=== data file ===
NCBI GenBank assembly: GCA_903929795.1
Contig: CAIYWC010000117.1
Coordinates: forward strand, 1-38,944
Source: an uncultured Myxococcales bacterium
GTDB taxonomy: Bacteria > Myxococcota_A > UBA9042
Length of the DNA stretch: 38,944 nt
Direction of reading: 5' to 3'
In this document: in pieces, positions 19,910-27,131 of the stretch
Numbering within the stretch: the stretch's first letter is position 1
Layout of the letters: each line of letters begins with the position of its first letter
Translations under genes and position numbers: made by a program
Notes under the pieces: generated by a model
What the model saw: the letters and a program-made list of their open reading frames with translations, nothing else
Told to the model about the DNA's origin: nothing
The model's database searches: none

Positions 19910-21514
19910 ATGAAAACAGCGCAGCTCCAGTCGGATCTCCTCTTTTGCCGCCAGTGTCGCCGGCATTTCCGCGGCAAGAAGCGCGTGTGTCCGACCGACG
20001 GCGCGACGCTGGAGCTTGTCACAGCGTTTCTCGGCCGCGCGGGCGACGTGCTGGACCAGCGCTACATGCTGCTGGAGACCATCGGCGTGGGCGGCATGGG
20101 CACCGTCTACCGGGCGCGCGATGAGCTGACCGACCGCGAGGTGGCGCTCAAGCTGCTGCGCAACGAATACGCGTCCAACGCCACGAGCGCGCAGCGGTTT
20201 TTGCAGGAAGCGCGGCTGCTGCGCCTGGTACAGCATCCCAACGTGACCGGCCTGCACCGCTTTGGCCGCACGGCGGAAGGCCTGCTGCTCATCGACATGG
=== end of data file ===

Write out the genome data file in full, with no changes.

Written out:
NCBI GenBank assembly: GCA_903929795.1
Contig: CAIYWC010000117.1
Coordinates: forward strand, 1-38,944
Source: an uncultured Myxococcales bacterium
GTDB taxonomy: Bacteria > Myxococcota_A > UBA9042
Length of the DNA stretch: 38,944 nt
Direction of reading: 5' to 3'
In this document: in pieces, positions 19,910-27,131 of the stretch
Numbering within the stretch: the stretch's first letter is position 1
Layout of the letters: each line of letters begins with the position of its first letter
Translations under genes and position numbers: made by a program
Notes under the pieces: generated by a model
What the model saw: the letters and a program-made list of their open reading frames with translations, nothing else
Told to the model about the DNA's origin: nothing
The model's database searches: none

Positions 19910-21514
19910 ATGAAAACAGCGCAGCTCCAGTCGGATCTCCTCTTTTGCCGCCAGTGTCGCCGGCATTTCCGCGGCAAGAAGCGCGTGTGTCCGACCGACG
20001 GCGCGACGCTGGAGCTTGTCACAGCGTTTCTCGGCCGCGCGGGCGACGTGCTGGACCAGCGCTACATGCTGCTGGAGACCATCGGCGTGGGCGGCATGGG
20101 CACCGTCTACCGGGCGCGCGATGAGCTGACCGACCGCGAGGTGGCGCTCAAGCTGCTGCGCAACGAATACGCGTCCAACGCCACGAGCGCGCAGCGGTTT
20201 TTGCAGGAAGCGCGGCTGCTGCGCCTGGTACAGCATCCCAACGTGACCGGCCTGCACCGCTTTGGCCGCACGGCGGAAGGCCTGCTGCTCATCGACATGG